Wildflowers for Jade: Why You Absolutely Should Be Friends With Your Child

Thursday, October 12, 2017

Why You Absolutely Should Be Friends With Your Child

“Am I scary?” I asked my son.
He wrinkled his brow. “Only when you mean to be,” he answered.
That seemed appropriate.
It was random question inspired by a somewhat disturbing novel I was reading, but I do like to check in with him from time to time. I like to get his take on how I’m doing at this parenting thing. Even if I were to disagree with some of the finer points of his perspective, it’s good that he feels safe enough to be honest. And sometimes he has a valid point. I’m not perfect. There’s still room for improvement.

The art of raising a child is in keeping the end goal in mind – while cherishing every moment of the present. The end goal is that we are raising them to be adults. In every act of discipline, teaching, admonishing, there has to be that question: how will this best shape their future selves?

Like every one else I’ve seen the parenting advice making the rounds on social media; the ones that say you should absolutely not be friends with your child. I say that’s absolutely wrong. That’s a terrible way to approach parenting; to keep your child at arm’s length, practically insuring that that distance will widen to an irreparable gap. Who will they turn to if they can’t trust you, or feel that you don’t trust them? They will either turn inwards, to their own inexperienced council and lies bred on insecure identity, or peers who are equally inexperienced and of questionable loyalties, or both.

Why not you?

The advice seems to grow from an erroneous belief that to give your child the gift of friendship will erode our position of authority. And I suppose if your goal is not to raise stable adults but raise fearful subjects, that will be true. If you want to keep yourself on a pedestal as long as possible, if your desire is for your children to bow in submission to your god status, then continue shutting them out. But really, you’re not that special. And really, your kids should know that. Otherwise, every parenting mistake you make, every insulting slip of the tongue, roll of the eyes, or temper tantrum you have, they will turn inward on themselves.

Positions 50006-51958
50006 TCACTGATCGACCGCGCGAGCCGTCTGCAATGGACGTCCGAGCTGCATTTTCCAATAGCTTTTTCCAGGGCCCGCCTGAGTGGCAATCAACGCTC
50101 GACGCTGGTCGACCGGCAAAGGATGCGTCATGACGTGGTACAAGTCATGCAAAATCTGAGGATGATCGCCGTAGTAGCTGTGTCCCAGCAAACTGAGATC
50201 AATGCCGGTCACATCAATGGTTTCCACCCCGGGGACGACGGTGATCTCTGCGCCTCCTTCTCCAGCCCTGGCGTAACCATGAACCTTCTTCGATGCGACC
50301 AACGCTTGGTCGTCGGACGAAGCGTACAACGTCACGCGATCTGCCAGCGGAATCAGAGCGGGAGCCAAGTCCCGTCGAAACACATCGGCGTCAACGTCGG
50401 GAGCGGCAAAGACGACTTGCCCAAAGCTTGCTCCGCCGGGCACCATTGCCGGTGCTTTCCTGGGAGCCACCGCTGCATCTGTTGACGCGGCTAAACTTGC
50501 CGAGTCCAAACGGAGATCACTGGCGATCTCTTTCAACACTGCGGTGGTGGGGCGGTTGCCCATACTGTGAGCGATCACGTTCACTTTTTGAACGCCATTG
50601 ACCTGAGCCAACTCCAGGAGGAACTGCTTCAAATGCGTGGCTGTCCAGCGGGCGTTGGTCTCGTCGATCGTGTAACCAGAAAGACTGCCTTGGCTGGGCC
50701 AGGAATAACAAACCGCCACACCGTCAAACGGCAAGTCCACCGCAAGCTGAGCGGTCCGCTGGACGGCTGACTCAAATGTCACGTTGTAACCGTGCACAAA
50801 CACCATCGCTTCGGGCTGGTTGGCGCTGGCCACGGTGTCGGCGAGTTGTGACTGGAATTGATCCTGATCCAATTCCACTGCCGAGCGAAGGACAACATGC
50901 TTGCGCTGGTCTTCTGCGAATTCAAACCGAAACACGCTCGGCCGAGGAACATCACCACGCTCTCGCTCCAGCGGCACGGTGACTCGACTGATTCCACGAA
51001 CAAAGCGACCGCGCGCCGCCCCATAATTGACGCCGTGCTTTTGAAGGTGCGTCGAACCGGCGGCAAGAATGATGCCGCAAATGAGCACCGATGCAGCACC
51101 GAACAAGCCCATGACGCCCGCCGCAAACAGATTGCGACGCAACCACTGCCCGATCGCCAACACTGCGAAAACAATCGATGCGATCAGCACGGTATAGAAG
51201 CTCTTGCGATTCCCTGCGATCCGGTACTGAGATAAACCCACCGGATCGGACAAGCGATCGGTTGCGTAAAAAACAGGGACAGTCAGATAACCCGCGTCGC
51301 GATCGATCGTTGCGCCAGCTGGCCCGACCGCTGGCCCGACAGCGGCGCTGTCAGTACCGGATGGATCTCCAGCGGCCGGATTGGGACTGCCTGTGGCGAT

That’s why therapists get paid $150 an hour.

Because we’re all human and make mistakes, insult, roll our eyes, and have temper tantrums, the least we can do is save our kids twenty years of ‘self-discovery’ and tell them upfront that we’re idiots, we’re sorry, and it’s not their fault. We were idiots even before they were born. Humility is not a thing that will knock you down. When you show your child that level of respect, your god-like status may crumble but you will earn so much more of something real.

And, really dude, this parenting thing isn’t about you. It’s not about us. If you need it to be about you, you might want to try the therapy thing.

I am, however, reaping the most amazing benefits from deliberate parenting. I have the coolest kid. He’s bright, articulate, kind, and polite. He still likes me better than chocolate cake. We respect each other. When discipline is needed it’s like a quickly passing cloud on a sunny day. We never let it last long, never let things fester, because we’re friends.

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